Back in the times of Ancient Greece and Rome, many religious architectures were created, letting the people of the times honor their gods and goddesses. One of the most famous ones is the Parthenon, of the Athena Parthenos, which was erected in the name and honor of the goddess Athena, whose power was of battle-strategy and wisdom (plus olives and owls!). While many people look at the building with the idea that it is perfectly straight and linear, the Parthenon is far from such.
This article here explains how the Parthenon was created using curves and column-swelling to create a gigantic, beautiful optical illusion, while also making the building structurally sound. How you may ask? As shown above, the design decisions were made in a way that, from a distance, everything looks just as we see it – straight and linear. If it really was what we think it is, the roof would sag in the middle. and the columns would look a bit awkward. The roof is actually a dome, while the columns swell in their middles, and both designs working together help to support the massive building, which would otherwise collapse from its own weight since it’s made of stone. This article is definitely a good read if you appreciate architecture, or even if you like to be wowed by people of history and their cleverness!
While it’s obvious that math is in all video games, between pixel designs and character stats, it’s also used when finding the best way to grab all of those pesky yet useful hidden items around a game map. While reading this link: https://arxiv.org/pdf/1608.06175.pdf, the Traveling Salesman Problem algorithm was found to be the best way to help players attain items that are scattered around games such as Pokemon, Legend of Zelda, and the game that was used in the experiment done in the article, Far Cry 3. Through using the algorithm, the best routes can be found, either based on time or distance, while also taking into account cut-scenes, obstacles such as drop-offs and climbing, and more video-game attributes that may get int the way of finding the fastest paths.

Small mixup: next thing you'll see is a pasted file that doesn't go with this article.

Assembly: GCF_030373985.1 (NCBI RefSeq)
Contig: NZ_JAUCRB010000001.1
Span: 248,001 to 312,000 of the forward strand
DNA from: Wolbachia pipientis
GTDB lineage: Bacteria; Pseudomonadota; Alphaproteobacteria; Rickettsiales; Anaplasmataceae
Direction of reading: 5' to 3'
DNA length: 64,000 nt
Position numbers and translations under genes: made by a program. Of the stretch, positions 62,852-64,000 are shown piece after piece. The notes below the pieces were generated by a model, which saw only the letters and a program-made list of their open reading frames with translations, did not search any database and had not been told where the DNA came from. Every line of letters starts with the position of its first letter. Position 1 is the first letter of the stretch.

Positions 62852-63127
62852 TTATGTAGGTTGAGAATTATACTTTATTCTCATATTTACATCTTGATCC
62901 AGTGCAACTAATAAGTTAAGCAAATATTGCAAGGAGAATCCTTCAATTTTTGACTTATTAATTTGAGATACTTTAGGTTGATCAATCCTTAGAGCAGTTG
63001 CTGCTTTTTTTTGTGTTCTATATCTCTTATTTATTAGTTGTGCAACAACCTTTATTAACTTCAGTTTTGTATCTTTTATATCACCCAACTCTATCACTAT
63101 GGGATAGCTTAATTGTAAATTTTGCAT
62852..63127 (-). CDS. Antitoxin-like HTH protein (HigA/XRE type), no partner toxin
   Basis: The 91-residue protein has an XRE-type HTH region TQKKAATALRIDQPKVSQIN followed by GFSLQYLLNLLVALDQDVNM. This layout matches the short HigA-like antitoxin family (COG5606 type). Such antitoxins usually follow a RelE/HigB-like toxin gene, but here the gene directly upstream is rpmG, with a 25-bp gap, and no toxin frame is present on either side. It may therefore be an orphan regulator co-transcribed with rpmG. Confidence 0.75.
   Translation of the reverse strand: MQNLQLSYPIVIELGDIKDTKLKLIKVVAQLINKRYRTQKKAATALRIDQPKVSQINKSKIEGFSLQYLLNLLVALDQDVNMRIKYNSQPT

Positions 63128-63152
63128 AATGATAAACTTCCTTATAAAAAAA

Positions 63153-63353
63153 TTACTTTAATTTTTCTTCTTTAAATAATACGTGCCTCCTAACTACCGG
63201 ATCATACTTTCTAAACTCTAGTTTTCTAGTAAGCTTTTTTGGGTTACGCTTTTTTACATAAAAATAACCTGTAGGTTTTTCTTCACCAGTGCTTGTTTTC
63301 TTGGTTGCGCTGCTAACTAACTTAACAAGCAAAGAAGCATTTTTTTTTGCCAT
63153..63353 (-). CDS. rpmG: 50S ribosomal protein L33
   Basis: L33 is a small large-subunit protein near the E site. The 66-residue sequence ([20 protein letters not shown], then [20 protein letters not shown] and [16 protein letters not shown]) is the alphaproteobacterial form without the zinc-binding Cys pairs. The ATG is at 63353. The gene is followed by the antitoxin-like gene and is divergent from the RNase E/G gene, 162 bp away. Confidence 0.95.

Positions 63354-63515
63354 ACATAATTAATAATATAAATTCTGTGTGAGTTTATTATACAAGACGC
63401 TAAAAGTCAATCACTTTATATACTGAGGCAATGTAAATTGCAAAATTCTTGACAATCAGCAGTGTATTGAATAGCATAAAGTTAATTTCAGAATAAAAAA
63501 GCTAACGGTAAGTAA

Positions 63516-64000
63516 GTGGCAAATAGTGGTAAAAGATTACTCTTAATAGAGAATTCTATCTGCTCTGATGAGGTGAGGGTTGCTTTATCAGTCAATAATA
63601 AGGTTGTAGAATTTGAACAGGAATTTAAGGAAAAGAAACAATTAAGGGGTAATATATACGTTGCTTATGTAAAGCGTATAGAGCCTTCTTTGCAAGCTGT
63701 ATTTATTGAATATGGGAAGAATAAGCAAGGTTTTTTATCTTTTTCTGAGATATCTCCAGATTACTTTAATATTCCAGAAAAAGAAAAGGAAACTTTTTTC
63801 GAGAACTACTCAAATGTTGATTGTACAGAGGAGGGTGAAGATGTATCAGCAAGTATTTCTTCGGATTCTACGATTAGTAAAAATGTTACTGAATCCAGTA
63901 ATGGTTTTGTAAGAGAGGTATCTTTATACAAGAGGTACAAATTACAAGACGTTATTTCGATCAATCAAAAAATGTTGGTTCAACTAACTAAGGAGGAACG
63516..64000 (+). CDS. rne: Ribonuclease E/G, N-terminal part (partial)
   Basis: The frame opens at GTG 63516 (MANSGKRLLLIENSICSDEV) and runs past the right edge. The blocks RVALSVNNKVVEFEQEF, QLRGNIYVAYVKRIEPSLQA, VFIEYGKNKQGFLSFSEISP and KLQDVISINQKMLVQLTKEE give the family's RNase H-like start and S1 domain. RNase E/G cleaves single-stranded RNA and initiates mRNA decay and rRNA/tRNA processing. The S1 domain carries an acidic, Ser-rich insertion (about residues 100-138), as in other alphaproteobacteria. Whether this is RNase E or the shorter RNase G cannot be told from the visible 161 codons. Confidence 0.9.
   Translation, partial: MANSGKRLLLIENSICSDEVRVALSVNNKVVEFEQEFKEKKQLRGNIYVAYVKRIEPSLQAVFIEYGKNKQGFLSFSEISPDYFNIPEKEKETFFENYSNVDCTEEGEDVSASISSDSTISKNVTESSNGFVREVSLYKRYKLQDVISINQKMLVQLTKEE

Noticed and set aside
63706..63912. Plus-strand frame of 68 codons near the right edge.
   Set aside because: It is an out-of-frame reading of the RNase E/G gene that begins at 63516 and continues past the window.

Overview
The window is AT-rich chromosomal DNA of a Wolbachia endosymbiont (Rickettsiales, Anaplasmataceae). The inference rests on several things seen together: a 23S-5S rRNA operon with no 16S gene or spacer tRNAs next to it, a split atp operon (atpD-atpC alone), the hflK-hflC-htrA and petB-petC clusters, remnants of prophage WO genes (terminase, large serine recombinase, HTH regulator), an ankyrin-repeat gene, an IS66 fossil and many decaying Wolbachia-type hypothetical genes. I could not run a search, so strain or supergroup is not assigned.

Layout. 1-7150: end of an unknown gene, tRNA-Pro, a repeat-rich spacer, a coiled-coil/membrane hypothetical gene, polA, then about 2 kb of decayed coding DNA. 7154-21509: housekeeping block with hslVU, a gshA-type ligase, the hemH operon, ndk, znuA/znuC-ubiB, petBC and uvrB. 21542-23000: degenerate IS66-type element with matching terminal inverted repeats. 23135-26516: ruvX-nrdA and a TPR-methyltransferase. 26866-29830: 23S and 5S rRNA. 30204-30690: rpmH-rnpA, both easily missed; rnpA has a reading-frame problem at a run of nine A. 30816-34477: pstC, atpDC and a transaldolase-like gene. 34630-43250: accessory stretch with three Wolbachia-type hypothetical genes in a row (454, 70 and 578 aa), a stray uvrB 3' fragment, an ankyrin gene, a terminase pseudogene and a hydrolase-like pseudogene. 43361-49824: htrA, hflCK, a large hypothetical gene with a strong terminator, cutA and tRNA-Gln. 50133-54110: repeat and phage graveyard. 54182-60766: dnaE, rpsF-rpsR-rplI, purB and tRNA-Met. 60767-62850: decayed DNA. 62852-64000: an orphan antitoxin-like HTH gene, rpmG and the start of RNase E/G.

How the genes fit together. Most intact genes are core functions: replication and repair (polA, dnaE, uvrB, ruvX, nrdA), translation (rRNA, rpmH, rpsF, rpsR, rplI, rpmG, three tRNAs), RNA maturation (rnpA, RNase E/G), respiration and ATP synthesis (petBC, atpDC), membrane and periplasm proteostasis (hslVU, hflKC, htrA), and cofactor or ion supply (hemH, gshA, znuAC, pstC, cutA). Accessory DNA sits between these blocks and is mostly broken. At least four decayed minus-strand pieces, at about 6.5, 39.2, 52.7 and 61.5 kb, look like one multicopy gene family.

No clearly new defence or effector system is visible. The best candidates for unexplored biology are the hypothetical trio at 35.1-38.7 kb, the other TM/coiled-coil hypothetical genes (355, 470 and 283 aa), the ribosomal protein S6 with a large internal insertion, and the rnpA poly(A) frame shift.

I found this to be really interesting, even if I’m not one for going on item hauls when I play video games. There are many people called “speed players” who are dedicated to cutting every corner to find the fastest ways to play their favorite games. Knowing just how rapid-fire the play, going into the minutes-range rather than finishing games in hours, they most likely use this algorithm to perfect their strategy. For anyone who likes to play on their XBox or Nintendo DS, do your math!
The article I found describes how biologists can use graph theory to find out more about DNA structure and gene mutation to more accurately determine how genes and DNA strands work. Through microscopic networks, biologists can figure out how diseases spread through infected people and how genes mutate and affect other genes using this kind of math, where the graph expresses molecular structures. I found this article to be very interesting, as it takes math I didn’t think would connect to biology at all and actually makes it into a possible mathematical solution to genetic problems and disease control!
Going back into the history of voting, the first voting method to be on record is the majority method, and it was most notably used in the Greek city-state of Athens, where men above the age of 18 went to a specific place called Pnyx hill and used pebbles and recording tablets to make their democratic decisions. I think this article is not only interesting because of it’s historical roots to voting and showing of just how old the idea of taking votes really is, but it also shows the importance of the majority method, especially in very democratic countries (I’m looking at you, U.S.).